I’ll have more on that in The Alaska Current, but for now, here’s how to testify on the potential repeal of RCV and open primaries:
The House State Affairs Committee meets at 3 p.m. on Tuesday. You can testify in person at the capitol or by phone at the following numbers (that are good for any public hearing in the Legislature):
Everyone else: 844-586-9085
Senate passes new PFD bill
Correction: Thanks to for catching my bad memory here. The SB 26 that Sen. Hoffman was talking about passed out of the Senate in 2017, not 2015.
The Senate today passed a bill to update the state’s formula determining the size of the Alaska Permanent Fund dividend, marking the first time in more than
eight six years that a chamber of the Alaska Legislature made a run at changing the cash payout.
Senate Bill 107 follows the stepped approach that the Senate has seemed to coalesce around in recent weeks. It would start by paying out a dividend equal to 25% of the spendable earnings of the Alaska Permanent Fund, about $1,300. Then, it would allow for larger dividends in the future if the state hits benchmarks for significant new revenue and additional savings by 2031. Hit those goals, and the rate would ratchet up to 50% of the spendable earnings, or about $2,700 under today’s returns.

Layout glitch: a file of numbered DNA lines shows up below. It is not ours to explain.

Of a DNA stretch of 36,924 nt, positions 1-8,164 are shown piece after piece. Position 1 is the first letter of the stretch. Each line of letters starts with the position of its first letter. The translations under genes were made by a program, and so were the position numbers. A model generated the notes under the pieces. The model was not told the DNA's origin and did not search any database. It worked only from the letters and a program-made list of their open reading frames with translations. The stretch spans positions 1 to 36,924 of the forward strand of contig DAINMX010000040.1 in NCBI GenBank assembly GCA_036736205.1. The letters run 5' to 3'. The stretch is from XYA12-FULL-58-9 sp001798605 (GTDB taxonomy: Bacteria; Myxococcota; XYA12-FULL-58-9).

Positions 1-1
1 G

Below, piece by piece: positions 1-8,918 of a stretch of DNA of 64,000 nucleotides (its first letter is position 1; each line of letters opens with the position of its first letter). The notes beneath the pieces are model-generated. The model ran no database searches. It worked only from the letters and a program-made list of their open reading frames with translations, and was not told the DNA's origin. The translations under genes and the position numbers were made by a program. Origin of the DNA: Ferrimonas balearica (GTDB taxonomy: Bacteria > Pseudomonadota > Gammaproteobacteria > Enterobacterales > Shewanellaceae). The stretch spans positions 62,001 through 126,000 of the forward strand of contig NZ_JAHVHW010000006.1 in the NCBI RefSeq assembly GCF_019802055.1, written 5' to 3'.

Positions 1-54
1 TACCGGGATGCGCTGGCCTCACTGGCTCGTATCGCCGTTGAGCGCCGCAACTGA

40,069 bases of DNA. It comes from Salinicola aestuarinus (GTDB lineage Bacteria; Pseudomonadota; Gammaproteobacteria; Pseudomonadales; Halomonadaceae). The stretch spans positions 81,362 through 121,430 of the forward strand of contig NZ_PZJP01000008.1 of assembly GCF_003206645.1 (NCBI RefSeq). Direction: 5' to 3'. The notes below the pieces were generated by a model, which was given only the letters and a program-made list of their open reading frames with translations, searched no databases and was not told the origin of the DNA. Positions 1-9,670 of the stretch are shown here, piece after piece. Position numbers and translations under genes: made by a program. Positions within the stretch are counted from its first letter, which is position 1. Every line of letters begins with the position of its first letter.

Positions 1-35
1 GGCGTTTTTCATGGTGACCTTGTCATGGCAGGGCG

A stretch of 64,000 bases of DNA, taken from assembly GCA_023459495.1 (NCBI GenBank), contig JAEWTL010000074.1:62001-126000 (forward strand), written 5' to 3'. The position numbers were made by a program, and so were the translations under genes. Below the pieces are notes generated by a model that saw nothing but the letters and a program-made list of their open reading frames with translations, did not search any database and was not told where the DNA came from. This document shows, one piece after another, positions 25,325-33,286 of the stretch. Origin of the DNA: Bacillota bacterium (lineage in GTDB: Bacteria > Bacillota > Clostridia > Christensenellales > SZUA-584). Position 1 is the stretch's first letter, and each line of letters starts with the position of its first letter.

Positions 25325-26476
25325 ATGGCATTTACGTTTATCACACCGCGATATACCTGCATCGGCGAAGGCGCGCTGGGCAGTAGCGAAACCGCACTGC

The targets are very high at $1.3 billion in new revenue and $3.5 billion in the state’s key savings account (currently around $2.5 billion). While the hurdles are high—possibly impossibly high—it’s what Senate Finance Committee co-Chair Sen. Bert Stedman says is needed if the government is to be everything to everyone.
Want to pay out a 50-50 PFD while meeting the state’s pressing needs around public education, public safety, infrastructure and keeping up with inflation? Then this is what’s needed, he told the Senate during the debate today.
“We haven’t built any new schools in several years,” he said. “One of our fundamental tasks is to build them and educate our children. … We factored in all that stuff, and that’s where we came up with $1.3 billion.”
Far-right Republicans and a handful of Anchorage Democrats opposed the legislation.
Republicans grumbled that the benchmarks were impossible to achieve, making the legislation a de facto cut to the dividend that’s just teasing Alaskans with the notion of a larger dividend in the future. They also bristled at the idea that you’d be raising taxes to pay for a dividend, arguing that the larger PFD they favored would be drawn first from the spendable earnings of the Alaska Permanent Fund while services would come out of the new taxes (frankly, a distinction without a difference).
Sen. Matt Claman, one of the three Anchorage Democrats to vote against the bill, said the whole issue of raising taxes to pay for a dividend was precisely why he was voting against it. He said his constituents could support new taxes, but only if they support state services rather than propping up a cash payout.